"When resolving questions as to the interpretation of contracts of guarantee, we look to the rules governing construction of contracts generally." Center 48 Ltd. P'ship v. May Dept. Stores Co., 355 N.J. Super. 390, 405 (App. Div. 2002). In this case, the resolution of EDC's summary judgment motion depended on the trial judge's interpretation of the language of the Guaranty and Note - - a matter of law, suitable for decision on a motion for summary judgment. Spring Creek Holding Co., Inc. v. Shinnihon U.S.A. Co., Ltd., 399 N.J. Super. 158, 190 (App. Div.), certif. denied, 196 N.J. 85 (2008). If the terms of a contract are clear and unambiguous, "we must enforce the contract as written and not make a better contract for either party." Graziano v. Grant, 326 N.J. Super. 328, 342 (App. Div. 1999).
Defendants conceded that BFLF defaulted on its obligations under the Note and, upon such a default, the Guaranty clearly provides that defendants were required to pay EDC all amounts due and owing. Judge Caulfield properly rejected defendants' attempt to alter their obligation, or create a factual dispute, by submitting parol evidence concerning their discussions with EDC board members prior to the execution of the Note and Guaranty. Where, as here, the terms of a contract are clear and unambiguous, resort to such parol evidence is improper. Conway v. 287 Corporate Ctr. Assocs., 187 N.J. 259, 268 (2006). In addition, the Guaranty expressly provided that "[a]ll prior oral understandings, negotiations, or agreements are deemed to be superseded by the terms of [the] Guaranty[.]"
Defendants' argument that summary judgment was "premature" because discovery had not been completed also lacks merit. "A party challenging a motion for summary judgment on grounds that discovery is as yet incomplete must show that 'there is a likelihood that further discovery would supply . . . necessary information' to establish a missing element in the case." Mohamed v. Iglesia Evangelica Oasis De Salvacion, 424 N.J. Super. 489, 498 (App. Div. 2012) (quoting J. Josephson, Inc. v. Crum & Forster Ins. Co., 293 N.J. Super. 170, 204 (App. Div. 1996)). In the eleven months between the filing of EDC's complaint and oral argument on the motion for summary judgment, defendants did not propound any interrogatories or document requests and had not scheduled any depositions. Moreover, as Judge Caulfield found, defendants' request to gather additional information concerning the discussions they allegedly had with EDC board members could only result in additional, inadmissible parol evidence.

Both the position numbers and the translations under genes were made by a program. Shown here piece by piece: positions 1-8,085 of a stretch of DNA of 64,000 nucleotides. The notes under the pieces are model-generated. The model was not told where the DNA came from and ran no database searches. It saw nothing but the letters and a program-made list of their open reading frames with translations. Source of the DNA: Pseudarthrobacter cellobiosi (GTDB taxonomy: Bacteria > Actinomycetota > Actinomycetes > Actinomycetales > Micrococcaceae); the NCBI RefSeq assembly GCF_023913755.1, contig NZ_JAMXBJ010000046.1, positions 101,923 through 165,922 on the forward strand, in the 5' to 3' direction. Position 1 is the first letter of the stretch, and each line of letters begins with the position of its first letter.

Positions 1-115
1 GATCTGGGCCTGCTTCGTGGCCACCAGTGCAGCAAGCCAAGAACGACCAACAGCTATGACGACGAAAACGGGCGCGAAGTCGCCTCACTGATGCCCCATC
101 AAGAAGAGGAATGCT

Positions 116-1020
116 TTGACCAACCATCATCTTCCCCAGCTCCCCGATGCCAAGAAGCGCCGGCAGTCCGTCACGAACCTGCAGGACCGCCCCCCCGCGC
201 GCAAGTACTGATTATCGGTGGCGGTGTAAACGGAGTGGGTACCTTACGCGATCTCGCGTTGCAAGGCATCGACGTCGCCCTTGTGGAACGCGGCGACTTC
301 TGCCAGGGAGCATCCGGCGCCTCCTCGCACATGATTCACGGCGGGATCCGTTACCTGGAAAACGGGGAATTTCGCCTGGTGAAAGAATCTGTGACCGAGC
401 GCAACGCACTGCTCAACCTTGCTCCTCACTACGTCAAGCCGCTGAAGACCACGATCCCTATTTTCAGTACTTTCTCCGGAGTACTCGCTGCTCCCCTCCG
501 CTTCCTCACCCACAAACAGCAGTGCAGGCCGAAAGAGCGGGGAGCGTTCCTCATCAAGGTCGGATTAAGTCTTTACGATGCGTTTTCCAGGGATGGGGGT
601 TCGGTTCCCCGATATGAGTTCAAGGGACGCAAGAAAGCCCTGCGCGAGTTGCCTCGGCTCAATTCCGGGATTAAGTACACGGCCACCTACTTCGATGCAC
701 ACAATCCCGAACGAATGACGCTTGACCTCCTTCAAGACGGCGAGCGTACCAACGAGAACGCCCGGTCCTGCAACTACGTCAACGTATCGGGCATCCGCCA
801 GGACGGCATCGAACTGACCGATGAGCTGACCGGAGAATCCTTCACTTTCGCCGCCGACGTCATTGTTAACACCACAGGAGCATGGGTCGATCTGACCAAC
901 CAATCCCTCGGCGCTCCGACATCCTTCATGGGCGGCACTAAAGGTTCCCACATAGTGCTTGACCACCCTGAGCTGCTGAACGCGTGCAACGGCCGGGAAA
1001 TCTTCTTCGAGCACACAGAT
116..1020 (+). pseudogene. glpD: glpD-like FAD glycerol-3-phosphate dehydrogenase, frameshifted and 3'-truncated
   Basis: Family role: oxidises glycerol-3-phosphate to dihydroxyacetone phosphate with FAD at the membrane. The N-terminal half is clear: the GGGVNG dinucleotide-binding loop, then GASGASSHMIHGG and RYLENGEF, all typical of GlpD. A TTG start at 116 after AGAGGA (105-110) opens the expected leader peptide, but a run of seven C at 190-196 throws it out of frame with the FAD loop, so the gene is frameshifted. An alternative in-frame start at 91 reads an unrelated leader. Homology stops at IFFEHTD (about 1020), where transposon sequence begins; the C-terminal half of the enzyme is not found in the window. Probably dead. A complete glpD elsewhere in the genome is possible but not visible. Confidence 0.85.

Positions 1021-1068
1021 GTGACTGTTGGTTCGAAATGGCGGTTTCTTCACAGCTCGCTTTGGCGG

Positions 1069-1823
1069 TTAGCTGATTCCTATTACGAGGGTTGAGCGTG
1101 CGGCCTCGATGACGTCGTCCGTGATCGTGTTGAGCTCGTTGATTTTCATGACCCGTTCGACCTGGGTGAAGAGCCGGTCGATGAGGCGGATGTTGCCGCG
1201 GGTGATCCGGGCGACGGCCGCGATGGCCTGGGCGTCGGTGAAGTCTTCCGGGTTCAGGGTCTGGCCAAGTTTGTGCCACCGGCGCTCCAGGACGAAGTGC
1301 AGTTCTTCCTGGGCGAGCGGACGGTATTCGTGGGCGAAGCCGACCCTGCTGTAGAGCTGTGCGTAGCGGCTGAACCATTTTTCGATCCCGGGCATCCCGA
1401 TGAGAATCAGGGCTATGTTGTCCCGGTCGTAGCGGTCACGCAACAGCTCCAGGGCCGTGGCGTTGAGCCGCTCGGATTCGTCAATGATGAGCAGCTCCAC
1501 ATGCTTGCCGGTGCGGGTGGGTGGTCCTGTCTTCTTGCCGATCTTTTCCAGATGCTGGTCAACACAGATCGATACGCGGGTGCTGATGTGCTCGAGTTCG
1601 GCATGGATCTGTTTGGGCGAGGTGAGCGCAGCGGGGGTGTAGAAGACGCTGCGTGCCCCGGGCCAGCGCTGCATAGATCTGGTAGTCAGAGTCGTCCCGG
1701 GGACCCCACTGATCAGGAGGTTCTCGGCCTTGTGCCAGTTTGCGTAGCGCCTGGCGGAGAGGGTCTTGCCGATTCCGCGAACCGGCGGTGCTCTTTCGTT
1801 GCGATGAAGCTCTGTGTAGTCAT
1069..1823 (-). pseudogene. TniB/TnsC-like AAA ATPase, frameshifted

Finally, defendants argue that further discovery would "likely show that the guaranties [they made] were fraudulently induced." This argument was never presented to the trial court, notwithstanding that the opportunity to do so was available to defendants. Ordinarily, we will decline consideration of an issue not properly raised before the trial court, unless the jurisdiction of the court is implicated or the matter concerns an issue of great public importance. Zaman v. Felton, 219 N.J. 199, 226-27 (2014) (citing Nieder v. Royal Indem. Ins. Co., 62 N.J. 229, 234 (1973)). Neither situation exists here and, therefore, we decline to consider defendants' contention on this point.
Affirmed. I hereby certify that the foregoing is a true copy of the original on file in my office.
CLERK OF THE APPELLATE DIVISION